Tourism: Abkhazia’s informal business sector
Tourism is one of the largest sources of income in Abkhazia.
Hotels and tourism complexes are but one side of life that is easily visible.
But there is another side to the tourism industry and it attracts far more people. One might even say that practically all Abkhaz residents are in one way or another connected to tourism: many rent out their homes to tourists, while others organise trips or offer taxi services.
Those in the informal business sector don’t live luxurious lives, and the heads of small operations aren’t well-acquainted with business principles or management. But this doesn’t deter tourists from lodging with or making use of the services offered by the informal sector.
Nadezhda’s family home
Many of Nadezhda Chamagua’s relatives live in her home in Sukhum. During the summer, things get even more crowded: tourists come to stay with her including her relatives. She puts them up in two separate rooms, and together, they often have breakfast, lunch and dinner.
“We forget that we’re even paying for a room,” says one tourist from Ulyanovsk, Olga Almaeva. “They’ve taken us in numerous times over the past six years as if we were family members.”
Olga says that her family does not like vacationing in hotels, because you cannot find ‘soul and simplicity’ there – one of the main reasons why they come to Abkhazia for their holidays.
“In Sochi, Gelendzhik and Anapa, where we used to go for our holidays, the informal sector has practically disappeared. And the sea isn’t as clean there as it is here,” says Olga.
This place calls for a special kind of tourist: the gas oven is outside, there is one shower down the corridor for both rooms and there is no internet.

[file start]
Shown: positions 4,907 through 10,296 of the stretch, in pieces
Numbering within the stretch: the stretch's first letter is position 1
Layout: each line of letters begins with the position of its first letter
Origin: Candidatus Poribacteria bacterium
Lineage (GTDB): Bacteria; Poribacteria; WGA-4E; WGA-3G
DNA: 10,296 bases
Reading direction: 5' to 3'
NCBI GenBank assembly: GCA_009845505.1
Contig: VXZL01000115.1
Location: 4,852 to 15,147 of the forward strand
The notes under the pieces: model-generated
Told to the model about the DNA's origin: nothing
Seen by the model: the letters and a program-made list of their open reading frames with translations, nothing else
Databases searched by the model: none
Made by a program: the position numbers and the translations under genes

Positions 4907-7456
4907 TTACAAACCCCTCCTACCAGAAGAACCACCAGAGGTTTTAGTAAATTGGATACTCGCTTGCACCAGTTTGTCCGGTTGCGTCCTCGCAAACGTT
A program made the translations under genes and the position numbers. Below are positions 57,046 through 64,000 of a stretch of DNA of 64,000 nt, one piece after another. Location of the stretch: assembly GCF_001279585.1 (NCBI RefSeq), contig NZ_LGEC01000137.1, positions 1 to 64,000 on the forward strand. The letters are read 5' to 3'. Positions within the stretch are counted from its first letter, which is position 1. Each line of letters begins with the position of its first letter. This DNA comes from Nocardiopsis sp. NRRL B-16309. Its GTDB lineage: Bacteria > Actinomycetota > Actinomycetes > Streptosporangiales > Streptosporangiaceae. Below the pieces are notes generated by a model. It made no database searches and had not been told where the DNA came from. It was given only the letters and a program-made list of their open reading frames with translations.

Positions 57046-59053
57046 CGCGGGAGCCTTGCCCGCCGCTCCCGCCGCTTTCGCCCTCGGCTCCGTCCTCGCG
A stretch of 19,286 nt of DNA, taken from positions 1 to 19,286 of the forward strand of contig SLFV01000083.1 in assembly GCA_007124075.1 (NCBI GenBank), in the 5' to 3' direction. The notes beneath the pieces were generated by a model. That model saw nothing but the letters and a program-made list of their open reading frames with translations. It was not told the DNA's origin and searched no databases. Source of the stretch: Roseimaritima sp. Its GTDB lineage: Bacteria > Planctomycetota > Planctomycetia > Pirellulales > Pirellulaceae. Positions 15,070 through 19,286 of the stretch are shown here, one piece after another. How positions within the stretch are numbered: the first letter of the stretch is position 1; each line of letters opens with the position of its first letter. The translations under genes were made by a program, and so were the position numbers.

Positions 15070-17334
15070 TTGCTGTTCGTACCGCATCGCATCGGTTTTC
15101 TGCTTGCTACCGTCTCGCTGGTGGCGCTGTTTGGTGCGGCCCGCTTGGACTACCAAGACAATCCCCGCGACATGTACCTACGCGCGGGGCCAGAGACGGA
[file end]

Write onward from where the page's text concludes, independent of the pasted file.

People find out about Nadezhda’s rooms for rent via friends and acquaintances. She doesn’t have any offers on Booking.com, nor does she have an Instagram account or a page on other social media sites.
The only way she advertises is via word of mouth.
Half-naked tourists and problems in the informal sector
“I hate summer,” says one of Nadezhda’s neighbours.
She also has rooms for rent in her home. She says she doesn’t hate the summer because it’s hot, but because the city becomes overrun by half-naked tourists.
“Some of our men ‘go missing’ on the beaches. Many of the female tourists don’t behave – they like the attention of the men. They think that they’re into them for their beauty, but they don’t understand that they attract our men with their ‘availability’,” says one of Nadezhda’s neighbours (who preferred to remain anonymous).
In speaking with local landlords whose income depends on the people who come on vacation to Abkhazia, one might get the impression that the saying ‘the customer is always right’ is not very popular. In fact, things seem to be the opposite around here.
Many landlords of guesthouses, taxi drivers and waiters, who wait for the tourist season to make money in order to get through the winter and for larger purchases, talk about tourists as one would about something unpleasant which you have to bear.